Here’s something that you’d think that I, as a native speaker of English, would know, but that I apparently don’t, and sitting here on the speeding 7:40 express without the iPad’s cellular service turned on, I can’t just look up.
What’s the past tense of “shine”?
Well, “shined” is a word (nu?), and all it can be is that, so that must be it.
On the other hand, during the sportsball news on the radio this morning the announcer person said that some particular player really “shone” in the game last night, and that only sounded slightly wrong. And thinking about it, saying that he really shined would also have sounded slightly wrong!
Maybe “shone” is actually correct there; it sounds right in, say, “polished them until they shone”. The perceived slight wrongness might be from the similarity to “shown”, which is always a past participle-thing (show, showed, shown; shine, shone, shone?).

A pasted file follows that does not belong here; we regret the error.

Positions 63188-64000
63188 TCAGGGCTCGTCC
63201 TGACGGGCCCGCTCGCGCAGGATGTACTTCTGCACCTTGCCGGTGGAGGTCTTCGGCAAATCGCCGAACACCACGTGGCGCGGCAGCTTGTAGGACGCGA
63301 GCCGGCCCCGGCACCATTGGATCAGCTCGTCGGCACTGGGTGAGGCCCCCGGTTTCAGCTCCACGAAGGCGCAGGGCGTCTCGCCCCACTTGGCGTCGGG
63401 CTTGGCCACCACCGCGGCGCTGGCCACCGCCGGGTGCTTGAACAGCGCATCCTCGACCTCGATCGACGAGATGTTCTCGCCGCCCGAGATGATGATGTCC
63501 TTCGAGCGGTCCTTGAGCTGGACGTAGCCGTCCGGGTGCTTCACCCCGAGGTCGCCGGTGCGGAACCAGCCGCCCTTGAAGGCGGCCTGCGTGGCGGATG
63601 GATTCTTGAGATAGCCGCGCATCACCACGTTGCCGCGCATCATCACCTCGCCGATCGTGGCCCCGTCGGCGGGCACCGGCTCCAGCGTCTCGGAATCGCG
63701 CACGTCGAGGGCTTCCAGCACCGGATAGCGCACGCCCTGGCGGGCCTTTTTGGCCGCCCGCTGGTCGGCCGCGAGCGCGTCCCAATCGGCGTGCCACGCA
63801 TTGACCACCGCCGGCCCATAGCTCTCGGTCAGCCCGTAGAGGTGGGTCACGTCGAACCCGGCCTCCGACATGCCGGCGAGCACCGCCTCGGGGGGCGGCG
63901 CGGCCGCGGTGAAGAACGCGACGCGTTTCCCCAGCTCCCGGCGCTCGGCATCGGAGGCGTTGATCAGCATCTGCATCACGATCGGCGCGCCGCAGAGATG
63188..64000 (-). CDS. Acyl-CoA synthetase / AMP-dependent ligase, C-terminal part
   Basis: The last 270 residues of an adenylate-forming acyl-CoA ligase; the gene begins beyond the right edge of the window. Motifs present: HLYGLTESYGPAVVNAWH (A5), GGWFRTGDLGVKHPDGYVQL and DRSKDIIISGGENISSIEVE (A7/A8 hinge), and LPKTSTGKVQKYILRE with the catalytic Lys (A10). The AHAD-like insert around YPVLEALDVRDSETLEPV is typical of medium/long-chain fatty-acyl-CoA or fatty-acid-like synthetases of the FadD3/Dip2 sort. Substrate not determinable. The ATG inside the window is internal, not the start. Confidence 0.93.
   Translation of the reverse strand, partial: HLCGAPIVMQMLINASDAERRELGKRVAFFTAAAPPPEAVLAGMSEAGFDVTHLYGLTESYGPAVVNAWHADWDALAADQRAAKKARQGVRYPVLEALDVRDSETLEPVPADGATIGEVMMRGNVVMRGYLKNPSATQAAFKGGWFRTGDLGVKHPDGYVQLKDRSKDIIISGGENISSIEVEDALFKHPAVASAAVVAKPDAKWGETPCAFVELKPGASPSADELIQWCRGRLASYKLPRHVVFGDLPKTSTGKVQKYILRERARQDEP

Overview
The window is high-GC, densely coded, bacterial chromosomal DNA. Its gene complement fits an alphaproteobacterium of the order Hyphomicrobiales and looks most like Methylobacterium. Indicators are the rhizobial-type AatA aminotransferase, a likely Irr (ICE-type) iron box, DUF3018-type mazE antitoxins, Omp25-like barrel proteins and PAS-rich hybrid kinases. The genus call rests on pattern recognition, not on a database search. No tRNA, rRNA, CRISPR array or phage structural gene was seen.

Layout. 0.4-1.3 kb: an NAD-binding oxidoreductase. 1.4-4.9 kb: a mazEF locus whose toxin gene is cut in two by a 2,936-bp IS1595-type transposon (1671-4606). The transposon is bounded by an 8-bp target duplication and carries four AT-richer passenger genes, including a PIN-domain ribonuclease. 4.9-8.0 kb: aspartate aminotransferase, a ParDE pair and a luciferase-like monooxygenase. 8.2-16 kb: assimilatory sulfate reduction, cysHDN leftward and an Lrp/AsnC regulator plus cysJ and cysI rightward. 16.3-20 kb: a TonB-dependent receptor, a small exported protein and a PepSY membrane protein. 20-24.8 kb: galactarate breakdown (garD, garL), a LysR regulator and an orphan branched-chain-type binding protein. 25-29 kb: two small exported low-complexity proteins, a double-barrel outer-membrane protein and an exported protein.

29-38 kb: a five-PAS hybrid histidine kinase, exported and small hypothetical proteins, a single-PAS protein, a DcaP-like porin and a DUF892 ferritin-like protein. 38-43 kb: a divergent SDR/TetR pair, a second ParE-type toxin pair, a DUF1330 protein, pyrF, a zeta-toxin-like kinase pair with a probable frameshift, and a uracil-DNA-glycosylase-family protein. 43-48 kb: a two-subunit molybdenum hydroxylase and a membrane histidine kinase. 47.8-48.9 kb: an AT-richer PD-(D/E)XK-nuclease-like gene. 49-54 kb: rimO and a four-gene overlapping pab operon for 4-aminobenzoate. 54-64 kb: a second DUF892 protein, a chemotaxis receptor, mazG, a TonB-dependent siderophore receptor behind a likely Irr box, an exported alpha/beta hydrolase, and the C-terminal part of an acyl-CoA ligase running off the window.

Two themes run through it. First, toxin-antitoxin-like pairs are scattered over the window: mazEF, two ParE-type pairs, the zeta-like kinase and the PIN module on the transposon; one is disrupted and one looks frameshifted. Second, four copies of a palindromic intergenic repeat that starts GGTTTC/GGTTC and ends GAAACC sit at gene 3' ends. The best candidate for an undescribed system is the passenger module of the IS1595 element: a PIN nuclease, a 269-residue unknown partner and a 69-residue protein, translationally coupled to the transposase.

But if “shone” is correct there, what is “shined” for? Thinking about examples, my tentative theory is that the intransitive “shine” goes shine, shone, shone (polished it until it shone, had shone like gold for centuries), whereas the transitive (and more quotidian) “shine” goes shine, shined, shined, not getting “shone” even in the participle-thing (I shined my shoes yesterday, by the time I arrived he had finished shining his pate).
Which among other things produces the amusing “shined them until they shone”, which actually sounds about right.
This suggests a few things if true. For instance, that English is definitely a weird language. Also, since it’s hard for me to imagine I’ve never noticed this before, also that one of the many rewards of age and dotage is that you get to rediscover all sort of amusing things all over again. :)
Updates now that I am online again: Here is someone saying basically the same thing that I do above, and here is someone saying oh wait now it’s more complicated than that (with lots of comments offering further viewpoints and complications).
So there we are!